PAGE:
Sirens: the noir of Manchester

I wanted to read Sirens for two reasons; everyone was raving about it and it’s set in Manchester where I live.

Although we’ve only just really started 2017, Sirens is definitely one of the best crime novels of the year. It is dark, seedy and compelling. It also seems very real as we follow anti-hero Aidan Waits. He drinks too much, takes drugs just to get through the day, his life is out of control. He is also a disgraced detective constable forced to work undercover infiltrating a major drugs gang.

Sirens by Joseph Knox

The gang is led by Zain Carver, introduced to us as a ‘businessman among thugs.’ Aidan’s job is to get close to Carver, gain his trust and exploit that trust to bring Carver down, as well as hopefully solve an old murder case. To add to this Aidan is summoned to meet a powerful MP whose teenage daughter Isabelle has run away and now works as a siren. The ‘sirens’ are the women employed by Carver to collect drugs money from bars and clubs. Aidan’s undercover work gets more complex as he is instructed to keep an eye on Isabelle.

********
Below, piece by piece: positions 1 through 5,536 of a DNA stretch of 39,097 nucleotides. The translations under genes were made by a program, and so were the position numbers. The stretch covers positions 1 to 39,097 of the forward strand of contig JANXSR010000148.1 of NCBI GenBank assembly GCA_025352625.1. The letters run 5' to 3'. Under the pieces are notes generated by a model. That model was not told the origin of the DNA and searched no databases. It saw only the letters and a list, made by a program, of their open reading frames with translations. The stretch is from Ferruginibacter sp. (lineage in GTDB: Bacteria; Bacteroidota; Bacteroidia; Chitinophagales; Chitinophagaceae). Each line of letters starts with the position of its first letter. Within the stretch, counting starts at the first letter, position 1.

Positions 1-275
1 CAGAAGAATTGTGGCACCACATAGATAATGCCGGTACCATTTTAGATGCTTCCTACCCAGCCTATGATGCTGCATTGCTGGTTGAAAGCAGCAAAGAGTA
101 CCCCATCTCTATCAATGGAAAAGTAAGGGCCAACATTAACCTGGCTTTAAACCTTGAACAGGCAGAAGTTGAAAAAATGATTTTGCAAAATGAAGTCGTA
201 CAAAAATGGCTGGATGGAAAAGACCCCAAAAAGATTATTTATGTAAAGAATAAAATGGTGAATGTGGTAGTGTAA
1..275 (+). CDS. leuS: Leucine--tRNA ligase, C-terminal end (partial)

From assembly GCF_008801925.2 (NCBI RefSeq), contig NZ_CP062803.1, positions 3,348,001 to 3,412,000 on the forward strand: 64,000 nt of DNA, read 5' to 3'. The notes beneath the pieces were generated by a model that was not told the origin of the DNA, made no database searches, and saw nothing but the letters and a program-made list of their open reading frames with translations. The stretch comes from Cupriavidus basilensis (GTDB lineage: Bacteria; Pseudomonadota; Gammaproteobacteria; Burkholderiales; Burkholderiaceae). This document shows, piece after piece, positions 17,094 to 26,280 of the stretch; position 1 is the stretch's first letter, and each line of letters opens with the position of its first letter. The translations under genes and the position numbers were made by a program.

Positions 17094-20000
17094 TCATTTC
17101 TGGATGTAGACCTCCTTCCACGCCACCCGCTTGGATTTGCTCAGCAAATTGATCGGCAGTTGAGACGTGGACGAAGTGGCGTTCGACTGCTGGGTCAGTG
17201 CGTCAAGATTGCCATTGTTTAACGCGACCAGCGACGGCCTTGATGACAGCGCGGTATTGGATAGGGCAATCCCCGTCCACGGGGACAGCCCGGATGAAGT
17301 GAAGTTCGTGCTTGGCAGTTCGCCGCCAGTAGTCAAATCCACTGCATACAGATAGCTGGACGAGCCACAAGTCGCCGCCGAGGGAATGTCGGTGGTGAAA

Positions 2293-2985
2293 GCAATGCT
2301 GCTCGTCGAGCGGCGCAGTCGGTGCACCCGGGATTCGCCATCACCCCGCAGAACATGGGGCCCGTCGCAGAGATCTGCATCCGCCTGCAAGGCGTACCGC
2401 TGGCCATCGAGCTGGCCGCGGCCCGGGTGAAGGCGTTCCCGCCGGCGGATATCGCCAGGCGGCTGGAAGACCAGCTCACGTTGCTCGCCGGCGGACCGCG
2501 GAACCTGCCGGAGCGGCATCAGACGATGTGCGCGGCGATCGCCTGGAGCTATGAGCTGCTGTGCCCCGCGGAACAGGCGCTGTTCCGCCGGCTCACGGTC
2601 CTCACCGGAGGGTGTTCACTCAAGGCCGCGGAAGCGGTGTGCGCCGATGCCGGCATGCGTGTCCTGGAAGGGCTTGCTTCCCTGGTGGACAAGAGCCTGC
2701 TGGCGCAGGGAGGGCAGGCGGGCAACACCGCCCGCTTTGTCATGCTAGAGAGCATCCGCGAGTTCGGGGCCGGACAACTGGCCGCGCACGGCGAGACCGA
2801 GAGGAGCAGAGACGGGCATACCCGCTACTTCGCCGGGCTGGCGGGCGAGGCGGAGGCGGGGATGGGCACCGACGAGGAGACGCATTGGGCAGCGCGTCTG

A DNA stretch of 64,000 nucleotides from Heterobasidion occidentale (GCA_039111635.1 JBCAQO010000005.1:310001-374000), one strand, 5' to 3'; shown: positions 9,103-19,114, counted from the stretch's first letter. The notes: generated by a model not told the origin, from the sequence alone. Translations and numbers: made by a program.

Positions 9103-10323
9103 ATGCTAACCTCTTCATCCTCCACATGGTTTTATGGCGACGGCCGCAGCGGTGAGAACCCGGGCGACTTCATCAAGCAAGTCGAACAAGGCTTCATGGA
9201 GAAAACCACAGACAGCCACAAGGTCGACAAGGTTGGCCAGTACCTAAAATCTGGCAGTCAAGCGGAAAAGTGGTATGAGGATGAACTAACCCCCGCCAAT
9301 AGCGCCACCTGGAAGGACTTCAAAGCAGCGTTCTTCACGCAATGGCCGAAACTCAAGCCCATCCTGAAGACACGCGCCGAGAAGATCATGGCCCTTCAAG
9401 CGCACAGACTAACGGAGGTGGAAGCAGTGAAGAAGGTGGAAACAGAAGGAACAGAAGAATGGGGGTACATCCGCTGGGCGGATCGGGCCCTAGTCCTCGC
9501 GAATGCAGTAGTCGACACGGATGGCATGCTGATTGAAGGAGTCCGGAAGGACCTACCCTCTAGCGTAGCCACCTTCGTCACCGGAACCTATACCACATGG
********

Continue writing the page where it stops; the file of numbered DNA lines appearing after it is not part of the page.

The plot takes a series of dark, unsavoury twists that as a reader have you questioning each character and their motives. But it keeps you reading. If I’m honest I’m not sure I really liked many of the characters in this novel. But this is a novel about the underbelly of Manchester. It is gritty and the characters are complex and dark.

Aidan is a frustrating protagonist, a loner on a path of self-destruction, often high and hungover:

“I woke up, against all odds, face down in a bed. My head felt like a Russian doll. Like I had six skulls, each smaller than the last, placed one inside the other. When I moved or thought too deeply, they rattled together, and it was a long time before I could roll over and open my eyes.”

However Joseph Knox, the author of Sirens gives us snippets of Aidan’s back story which made me empathise with him and care for him. I am intrigued to find out how the character of Aidan Waits further develops in Knox’s future novel The Smiling Man. I also want to know more about the history of Aidan.

Someone has referred to Sirens as Manchester noir, which is so apt. The way Knox structures his novel, with short chapters and terse but vivid sentences really captures the noir genre. Living in Manchester, I loved reading about the city I know in this way. Although Knox portrays Manchester as dark and gritty, I feel he also portrays the realness and beauty of the city too.

Sirens is a fantastic novel from a new writer. It is fast paced, compelling and unconventional. It is a must read.


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